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Seeking sustainable urban habitat for tomorrow’s ‘metro sapiens’

January 21, 2015

Generally speaking, cities are concentrated centers of resource consumption, waste generation, air pollution and other negative environmental impacts. But what if they weren’t?

Jason Vargo, an assistant scientist with the Nelson Institute Center for Sustainability and the Global Environment and the Global Health Institute at UW-Madison, studies the future of urbanization and the idea that, with the right planning, moving into cities could be a strategy toward a more sustainable future.

He presented a speech on the topic at a UW-Madison TEDx event in November.

Vargo says humans are at a unique and pivotal point in time. He notes that more than half of the world’s population now lives in cities, a figure expected to rise to 75 percent by the end of the century.

“We’re at a point where the majority of urban development that could exist in 100 years hasn’t even taken place yet,” says Vargo. “So that can be a giant opportunity.”

Vargo uses the term “metro sapien” to characterize city-dwellers of the future. He published a paper on the idea in the Journal of Environmental Studies and Sciences in October.

“Maybe the existence of our species is going to depend on really embracing this urban character,” says Vargo. “We need to ask ourselves, ‘Are there ways the city structure could be supportive of the natural environment?’”

Vargo says composting is an easily relatable example of this because it takes an output of the city – waste – and turns it into an input for the environment: fertilizer for future food production.

He calls this a circular model, because the inputs and outputs are continuously supporting each other. This creates a symbiotic relationship between the city and the environment: the environment produces resources that enter the city, and the outputs then go back into the natural environment.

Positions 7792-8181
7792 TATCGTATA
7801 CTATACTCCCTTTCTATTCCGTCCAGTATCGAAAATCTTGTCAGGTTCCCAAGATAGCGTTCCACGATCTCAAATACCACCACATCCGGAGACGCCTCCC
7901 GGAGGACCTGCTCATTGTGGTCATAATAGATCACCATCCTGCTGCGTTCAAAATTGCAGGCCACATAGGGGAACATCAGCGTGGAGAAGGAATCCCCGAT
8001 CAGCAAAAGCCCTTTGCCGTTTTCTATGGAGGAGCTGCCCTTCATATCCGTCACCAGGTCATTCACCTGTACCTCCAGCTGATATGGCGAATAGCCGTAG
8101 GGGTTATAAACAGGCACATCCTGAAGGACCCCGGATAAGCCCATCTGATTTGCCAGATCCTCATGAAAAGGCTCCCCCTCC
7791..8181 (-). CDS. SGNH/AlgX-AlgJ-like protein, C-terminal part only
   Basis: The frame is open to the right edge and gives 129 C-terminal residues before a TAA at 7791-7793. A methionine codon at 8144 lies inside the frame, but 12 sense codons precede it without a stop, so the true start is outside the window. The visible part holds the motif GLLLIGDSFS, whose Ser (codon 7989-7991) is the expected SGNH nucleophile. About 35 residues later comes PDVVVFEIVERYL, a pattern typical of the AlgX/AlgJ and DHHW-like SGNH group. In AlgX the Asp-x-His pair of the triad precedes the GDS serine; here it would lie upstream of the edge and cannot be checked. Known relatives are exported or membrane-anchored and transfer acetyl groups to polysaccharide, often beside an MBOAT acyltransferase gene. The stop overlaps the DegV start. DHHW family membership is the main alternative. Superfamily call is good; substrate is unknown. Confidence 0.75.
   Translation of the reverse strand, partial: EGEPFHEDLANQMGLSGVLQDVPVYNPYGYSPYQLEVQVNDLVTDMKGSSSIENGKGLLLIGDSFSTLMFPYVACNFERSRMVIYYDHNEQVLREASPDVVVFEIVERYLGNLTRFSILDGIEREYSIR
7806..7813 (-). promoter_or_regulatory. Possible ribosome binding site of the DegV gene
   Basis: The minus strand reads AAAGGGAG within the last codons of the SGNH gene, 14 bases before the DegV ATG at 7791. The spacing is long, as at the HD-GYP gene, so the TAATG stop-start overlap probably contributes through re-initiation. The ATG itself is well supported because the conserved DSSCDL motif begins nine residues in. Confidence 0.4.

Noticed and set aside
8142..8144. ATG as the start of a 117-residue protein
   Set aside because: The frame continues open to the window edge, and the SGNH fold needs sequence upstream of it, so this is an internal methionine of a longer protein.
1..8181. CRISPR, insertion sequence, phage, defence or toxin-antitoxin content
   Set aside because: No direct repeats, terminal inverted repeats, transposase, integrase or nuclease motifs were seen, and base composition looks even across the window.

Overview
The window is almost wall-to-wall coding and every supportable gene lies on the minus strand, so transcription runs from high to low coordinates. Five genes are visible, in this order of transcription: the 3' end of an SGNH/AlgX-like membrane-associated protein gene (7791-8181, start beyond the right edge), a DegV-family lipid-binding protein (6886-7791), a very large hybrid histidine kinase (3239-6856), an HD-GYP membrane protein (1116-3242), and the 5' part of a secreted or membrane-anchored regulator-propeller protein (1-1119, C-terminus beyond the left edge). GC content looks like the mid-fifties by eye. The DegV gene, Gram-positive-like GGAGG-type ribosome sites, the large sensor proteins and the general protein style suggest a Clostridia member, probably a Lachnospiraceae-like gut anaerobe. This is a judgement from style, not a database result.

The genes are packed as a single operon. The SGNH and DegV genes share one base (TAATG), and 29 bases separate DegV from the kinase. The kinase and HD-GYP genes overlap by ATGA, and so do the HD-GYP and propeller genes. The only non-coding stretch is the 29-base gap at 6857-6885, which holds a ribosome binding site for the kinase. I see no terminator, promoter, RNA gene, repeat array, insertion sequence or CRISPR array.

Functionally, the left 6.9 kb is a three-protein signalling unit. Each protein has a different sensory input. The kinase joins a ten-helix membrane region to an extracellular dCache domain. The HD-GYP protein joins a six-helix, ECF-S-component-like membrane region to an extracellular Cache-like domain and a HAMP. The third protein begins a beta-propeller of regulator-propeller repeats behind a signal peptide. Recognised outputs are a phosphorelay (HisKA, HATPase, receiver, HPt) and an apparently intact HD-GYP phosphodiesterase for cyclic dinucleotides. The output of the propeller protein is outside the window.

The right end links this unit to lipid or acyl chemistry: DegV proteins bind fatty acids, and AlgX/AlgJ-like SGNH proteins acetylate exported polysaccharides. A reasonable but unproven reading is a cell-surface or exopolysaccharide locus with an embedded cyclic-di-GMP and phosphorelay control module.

Vargo stresses the importance of viewing cities as part of nature.

“There’s almost no part of the globe now that humans don’t influence,” he says.

Vargo's accompanying slides from his talk can be viewed here.

The TEDx talk grew from an earlier presentation Vargo had given at an EcoTalks event hosted by the Nelson Institute. Vargo gave a three-minute presentation about the future of our species and the global population rapidly moving into cities. After he saw a positive response from the audience, he began to look for more venues in which to share his ideas.

Vargo found his inspiration for this area of study when he lived in Vietnam after college. Ho Chi Minh City’s organization and lifestyle was different than anything he had seen before, and it made him rethink urban planning.

And while he says we’ve made some advances toward greener living, Vargo says there is much more to be done.

“Right now, there’s no such thing as a sustainable city,” Vargo says. “It doesn’t exist. And everything I’m talking about depends on figuring out how to make it exist.”

Vargo believes there is hope for the future. He compares our current situation to that of Apollo 13.

“The mission was running low on fuel, life-support systems were failing, but the easiest way to get back and to change direction was to use the momentum and gravity – the forces that existed around them,” he explains. “In cities, we have a lot of momentum; now we need to see how we can use that momentum to solve some of the biggest problems and really take this in a new direction.”

Melanie Ginsburg is a senior majoring in journalism.